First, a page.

In this post, Mr. Wilson reflects on the current role of eBooks in legal publishing. He presents several arguments against pursuing a digital legal publishing model focused on the eBook, one of which is that the attributes of an eBook publishing model — “including single issue, book pricing, lending, supplementation, etc.” — are inconsistent with “the direction [in which] the web has been headed.”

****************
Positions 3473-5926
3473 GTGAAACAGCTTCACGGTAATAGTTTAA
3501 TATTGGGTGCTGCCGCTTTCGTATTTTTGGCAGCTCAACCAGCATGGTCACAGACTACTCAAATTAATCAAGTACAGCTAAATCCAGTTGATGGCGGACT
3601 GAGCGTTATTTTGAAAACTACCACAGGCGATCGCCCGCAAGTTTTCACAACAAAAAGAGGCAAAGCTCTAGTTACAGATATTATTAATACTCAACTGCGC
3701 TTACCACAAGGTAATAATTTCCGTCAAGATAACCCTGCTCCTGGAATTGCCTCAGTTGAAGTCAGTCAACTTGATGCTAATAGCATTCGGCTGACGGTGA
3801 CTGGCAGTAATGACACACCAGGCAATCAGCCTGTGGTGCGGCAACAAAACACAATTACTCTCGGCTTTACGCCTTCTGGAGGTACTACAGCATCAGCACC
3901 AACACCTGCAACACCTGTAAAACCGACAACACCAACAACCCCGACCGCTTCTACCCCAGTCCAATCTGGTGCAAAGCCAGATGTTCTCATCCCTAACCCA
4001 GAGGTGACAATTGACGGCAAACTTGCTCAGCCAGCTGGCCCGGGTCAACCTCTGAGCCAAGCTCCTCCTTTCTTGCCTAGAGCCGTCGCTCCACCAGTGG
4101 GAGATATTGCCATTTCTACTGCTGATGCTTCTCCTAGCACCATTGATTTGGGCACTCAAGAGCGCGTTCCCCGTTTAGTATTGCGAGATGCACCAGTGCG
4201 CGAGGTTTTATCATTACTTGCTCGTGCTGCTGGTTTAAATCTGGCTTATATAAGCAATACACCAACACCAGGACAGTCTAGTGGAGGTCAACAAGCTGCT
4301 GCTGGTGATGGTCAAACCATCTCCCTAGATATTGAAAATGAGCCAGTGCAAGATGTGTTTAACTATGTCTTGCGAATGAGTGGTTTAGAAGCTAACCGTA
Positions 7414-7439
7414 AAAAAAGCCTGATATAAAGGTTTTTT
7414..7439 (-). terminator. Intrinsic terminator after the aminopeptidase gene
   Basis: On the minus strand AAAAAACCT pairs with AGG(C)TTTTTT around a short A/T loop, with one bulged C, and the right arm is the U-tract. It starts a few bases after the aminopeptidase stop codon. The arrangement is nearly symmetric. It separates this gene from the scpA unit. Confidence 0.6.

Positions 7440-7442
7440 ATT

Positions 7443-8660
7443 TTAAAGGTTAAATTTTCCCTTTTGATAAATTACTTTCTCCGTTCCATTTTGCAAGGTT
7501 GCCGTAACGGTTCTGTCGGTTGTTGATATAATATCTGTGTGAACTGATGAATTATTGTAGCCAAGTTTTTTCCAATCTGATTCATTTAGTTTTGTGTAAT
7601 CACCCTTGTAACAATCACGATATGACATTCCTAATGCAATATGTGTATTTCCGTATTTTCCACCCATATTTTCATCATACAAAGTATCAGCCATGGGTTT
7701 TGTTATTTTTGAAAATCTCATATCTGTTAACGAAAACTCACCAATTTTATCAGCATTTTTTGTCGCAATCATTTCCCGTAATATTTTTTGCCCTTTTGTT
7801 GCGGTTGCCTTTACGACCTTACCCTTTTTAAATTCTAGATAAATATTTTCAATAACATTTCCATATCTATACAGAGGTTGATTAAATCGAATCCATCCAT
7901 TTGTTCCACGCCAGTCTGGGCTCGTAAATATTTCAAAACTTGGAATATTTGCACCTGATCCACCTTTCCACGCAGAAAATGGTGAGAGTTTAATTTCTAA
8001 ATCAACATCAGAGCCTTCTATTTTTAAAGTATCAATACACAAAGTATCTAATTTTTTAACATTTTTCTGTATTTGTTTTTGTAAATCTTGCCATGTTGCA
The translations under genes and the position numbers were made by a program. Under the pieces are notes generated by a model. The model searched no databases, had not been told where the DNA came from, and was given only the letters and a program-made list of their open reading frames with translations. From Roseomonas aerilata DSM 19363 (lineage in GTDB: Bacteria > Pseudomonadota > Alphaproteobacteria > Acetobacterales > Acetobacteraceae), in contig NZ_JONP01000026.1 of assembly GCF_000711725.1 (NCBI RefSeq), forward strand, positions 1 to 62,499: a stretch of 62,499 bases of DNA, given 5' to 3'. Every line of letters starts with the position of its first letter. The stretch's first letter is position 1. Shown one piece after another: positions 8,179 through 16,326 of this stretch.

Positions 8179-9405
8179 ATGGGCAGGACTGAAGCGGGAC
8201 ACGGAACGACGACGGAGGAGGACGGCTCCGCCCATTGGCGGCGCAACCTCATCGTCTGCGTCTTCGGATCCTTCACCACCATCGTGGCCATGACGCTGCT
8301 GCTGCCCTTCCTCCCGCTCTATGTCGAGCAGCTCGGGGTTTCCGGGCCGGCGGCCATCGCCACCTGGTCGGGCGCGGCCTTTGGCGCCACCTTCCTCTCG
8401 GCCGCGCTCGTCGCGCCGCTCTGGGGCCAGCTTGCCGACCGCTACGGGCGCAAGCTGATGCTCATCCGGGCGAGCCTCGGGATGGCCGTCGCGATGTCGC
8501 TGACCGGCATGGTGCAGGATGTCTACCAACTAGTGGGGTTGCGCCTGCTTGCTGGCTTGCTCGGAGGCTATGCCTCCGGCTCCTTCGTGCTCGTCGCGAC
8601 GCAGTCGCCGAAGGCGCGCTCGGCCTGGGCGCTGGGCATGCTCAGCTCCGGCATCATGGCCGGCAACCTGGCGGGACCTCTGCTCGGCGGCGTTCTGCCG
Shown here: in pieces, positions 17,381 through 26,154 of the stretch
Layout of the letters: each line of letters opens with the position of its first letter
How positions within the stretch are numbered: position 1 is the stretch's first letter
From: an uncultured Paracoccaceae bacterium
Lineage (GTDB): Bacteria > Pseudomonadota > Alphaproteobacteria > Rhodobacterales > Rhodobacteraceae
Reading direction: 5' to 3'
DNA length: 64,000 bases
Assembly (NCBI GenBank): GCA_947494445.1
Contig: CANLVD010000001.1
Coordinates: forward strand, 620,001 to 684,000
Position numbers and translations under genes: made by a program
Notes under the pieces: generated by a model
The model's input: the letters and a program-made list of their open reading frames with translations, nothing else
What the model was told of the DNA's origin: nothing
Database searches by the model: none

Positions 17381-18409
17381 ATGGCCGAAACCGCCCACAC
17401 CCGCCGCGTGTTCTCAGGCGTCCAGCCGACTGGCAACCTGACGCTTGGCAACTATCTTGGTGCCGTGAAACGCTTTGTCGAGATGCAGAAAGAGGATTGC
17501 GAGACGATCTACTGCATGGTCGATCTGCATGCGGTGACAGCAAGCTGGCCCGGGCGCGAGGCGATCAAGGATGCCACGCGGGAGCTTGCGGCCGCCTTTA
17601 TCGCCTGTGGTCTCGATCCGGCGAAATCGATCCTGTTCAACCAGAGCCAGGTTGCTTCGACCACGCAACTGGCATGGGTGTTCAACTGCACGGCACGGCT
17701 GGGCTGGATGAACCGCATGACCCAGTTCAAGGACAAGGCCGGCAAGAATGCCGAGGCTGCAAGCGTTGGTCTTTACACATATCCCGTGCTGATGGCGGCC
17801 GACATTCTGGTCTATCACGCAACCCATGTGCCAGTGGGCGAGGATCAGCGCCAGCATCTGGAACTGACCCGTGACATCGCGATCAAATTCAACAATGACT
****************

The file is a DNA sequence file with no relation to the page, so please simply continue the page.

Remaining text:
Instead of eBooks, Mr. Wilson argues:
What we need is a system that promotes access (law), answers (commentary), and annotations (community), and satisfies the perceived needs of eBook-desiring consumers (e.g., resource management tools and rational pricing plans).
For more information, please see the complete post.